• text-decoration-line: Specifies the type of decoration (underline, overline, line-through).
  • text-decoration-color: Sets the color of the decoration.
  • text-decoration-style: Determines the style of the decoration (solid, double, dotted, dashed).

Example: Controlling Text Decoration Appearance

p {
  text-decoration-line: underline;
  text-decoration-color: red;
  text-decoration-style: wavy;

In this example, <p> elements will have a red wavy underline.

You can also set the thickness using text-decoration-thickness. It accepts length values or keywords like auto, from-font, or thick.

Example: Setting Text Decoration Thickness

p {
  text-decoration-line: overline;
  text-decoration-thickness: 5px;

This adds a 5-pixel thick overline to <p> elements.

Text Transformation

The text-transform property in CSS lets you change the capitalization of text. You can transform text to uppercase, lowercase, or capitalize the first letter of each word.

To transform text, use the text-transform property followed by one of these values: uppercase, lowercase, or capitalize.

Example: Transforming Text

h1 {
  text-transform: uppercase;

p {
  text-transform: lowercase;

.title {
  text-transform: capitalize;

In this example, all <h1> elements will have their text transformed to uppercase, <p> elements will have their text transformed to lowercase, and elements with the class "title" will have the first letter of each word capitalized.

  • text-transform: uppercase; converts all characters to uppercase.
  • text-transform: lowercase; converts all characters to lowercase.
  • text-transform: capitalize; capitalizes the first letter of each word.

You can apply text transformations to specific elements or classes by targeting them with appropriate selectors.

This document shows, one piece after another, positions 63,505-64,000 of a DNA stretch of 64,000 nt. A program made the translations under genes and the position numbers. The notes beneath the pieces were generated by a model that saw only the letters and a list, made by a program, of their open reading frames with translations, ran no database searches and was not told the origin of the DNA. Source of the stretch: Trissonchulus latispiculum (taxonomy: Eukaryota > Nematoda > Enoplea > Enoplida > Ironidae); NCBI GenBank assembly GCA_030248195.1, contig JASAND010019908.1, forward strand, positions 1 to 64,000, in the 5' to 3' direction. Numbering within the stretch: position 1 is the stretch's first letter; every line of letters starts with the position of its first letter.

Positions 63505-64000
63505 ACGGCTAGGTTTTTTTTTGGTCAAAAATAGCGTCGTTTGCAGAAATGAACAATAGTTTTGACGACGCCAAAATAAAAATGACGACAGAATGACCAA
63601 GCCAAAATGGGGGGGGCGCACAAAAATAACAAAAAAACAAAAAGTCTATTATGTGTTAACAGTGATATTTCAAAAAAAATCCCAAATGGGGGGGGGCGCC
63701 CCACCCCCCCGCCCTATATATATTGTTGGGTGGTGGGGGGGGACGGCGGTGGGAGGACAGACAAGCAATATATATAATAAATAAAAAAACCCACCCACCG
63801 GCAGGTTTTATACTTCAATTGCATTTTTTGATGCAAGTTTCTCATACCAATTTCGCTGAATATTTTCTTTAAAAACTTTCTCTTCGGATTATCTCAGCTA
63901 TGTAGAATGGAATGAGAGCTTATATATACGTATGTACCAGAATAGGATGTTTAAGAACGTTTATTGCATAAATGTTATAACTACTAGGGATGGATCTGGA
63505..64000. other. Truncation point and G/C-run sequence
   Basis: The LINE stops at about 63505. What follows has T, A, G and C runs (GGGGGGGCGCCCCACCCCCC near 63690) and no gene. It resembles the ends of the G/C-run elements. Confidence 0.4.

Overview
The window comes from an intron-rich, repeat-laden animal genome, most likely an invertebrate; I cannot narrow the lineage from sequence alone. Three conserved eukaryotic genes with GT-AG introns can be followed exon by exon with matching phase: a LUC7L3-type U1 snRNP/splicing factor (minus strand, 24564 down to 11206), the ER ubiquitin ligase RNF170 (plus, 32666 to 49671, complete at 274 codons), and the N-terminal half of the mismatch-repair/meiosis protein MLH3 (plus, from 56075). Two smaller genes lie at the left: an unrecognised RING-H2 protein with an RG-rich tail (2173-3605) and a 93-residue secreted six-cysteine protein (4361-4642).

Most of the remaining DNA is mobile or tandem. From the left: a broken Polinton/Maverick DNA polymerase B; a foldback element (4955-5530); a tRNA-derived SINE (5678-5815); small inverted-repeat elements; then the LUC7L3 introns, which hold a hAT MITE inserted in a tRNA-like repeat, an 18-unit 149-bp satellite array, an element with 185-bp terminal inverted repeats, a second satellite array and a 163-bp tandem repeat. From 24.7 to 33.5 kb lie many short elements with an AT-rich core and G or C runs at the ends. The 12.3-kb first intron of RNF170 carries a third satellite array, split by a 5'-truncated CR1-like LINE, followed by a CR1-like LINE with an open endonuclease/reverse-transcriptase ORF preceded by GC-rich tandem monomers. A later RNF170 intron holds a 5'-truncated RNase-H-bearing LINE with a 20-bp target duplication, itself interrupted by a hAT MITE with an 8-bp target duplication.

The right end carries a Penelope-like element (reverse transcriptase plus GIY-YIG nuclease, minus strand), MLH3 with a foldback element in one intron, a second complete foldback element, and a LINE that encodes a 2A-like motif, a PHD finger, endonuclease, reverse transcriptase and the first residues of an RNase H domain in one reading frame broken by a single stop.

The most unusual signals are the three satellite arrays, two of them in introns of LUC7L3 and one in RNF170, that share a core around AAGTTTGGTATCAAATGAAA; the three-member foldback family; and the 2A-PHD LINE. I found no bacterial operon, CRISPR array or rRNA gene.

Example: Applying Text Transformations to Specific Elements

<p>This is a regular paragraph.</p>
<p class="uppercase">This paragraph will be in uppercase.</p>
<p class="capitalize">this paragraph will be capitalized.</p>
.uppercase {
  text-transform: uppercase;

.capitalize {
  text-transform: capitalize;

In this example, the paragraph with the class "uppercase" will have its text transformed to uppercase, while the paragraph with the class "capitalize" will have the first letter of each word capitalized.

Text transformations help maintain consistency in capitalization style for certain elements like headings or buttons without manually typing them in a specific case.

The text-transform property only changes how the text looks and does not alter its actual content. Screen readers and other assistive technologies still read it in its original case.

Text Spacing

CSS provides properties to control the spacing and positioning of text, including letter spacing, word spacing, line height, and vertical alignment.

To adjust the space between characters, use the letter-spacing property. It accepts length values, either positive or negative.

Example: Adjusting Letter Spacing

p {
  letter-spacing: 2px;

.tight {
  letter-spacing: -0.5px;

Positive values increase the space between characters; negative values decrease it. This helps improve readability or create specific typographic styles.

To control whitespace between words, use the word-spacing property. It also accepts length values.

Example: Controlling Word Spacing

p {
  word-spacing: 10px;

.narrow {
  word-spacing: -2px;

Increasing word spacing can help readability for longer texts. Decreasing it can create a more compact look.

The line-height property sets the height of each line of text. It accepts length values, percentages, or unitless values.

Example: Setting Line Height

p {
  line-height: 1.5;

.tall {
  line-height: 200%;

Adjusting line height can improve readability by providing enough vertical space between lines and affects overall visual rhythm.

The vertical-align property controls vertical alignment of inline elements relative to each other or to their container's baseline. Common values include baseline, top, middle, and bottom.

Example: Setting Vertical Alignment

img {
  vertical-align: middle;

.subscript {
  vertical-align: sub;

Vertical alignment is useful for aligning inline items like images or icons with surrounding text.

Text Shadow

The text-shadow property in CSS lets you create shadow effects for text elements. You can specify the shadow's offset, blur radius, and color to achieve various visual effects.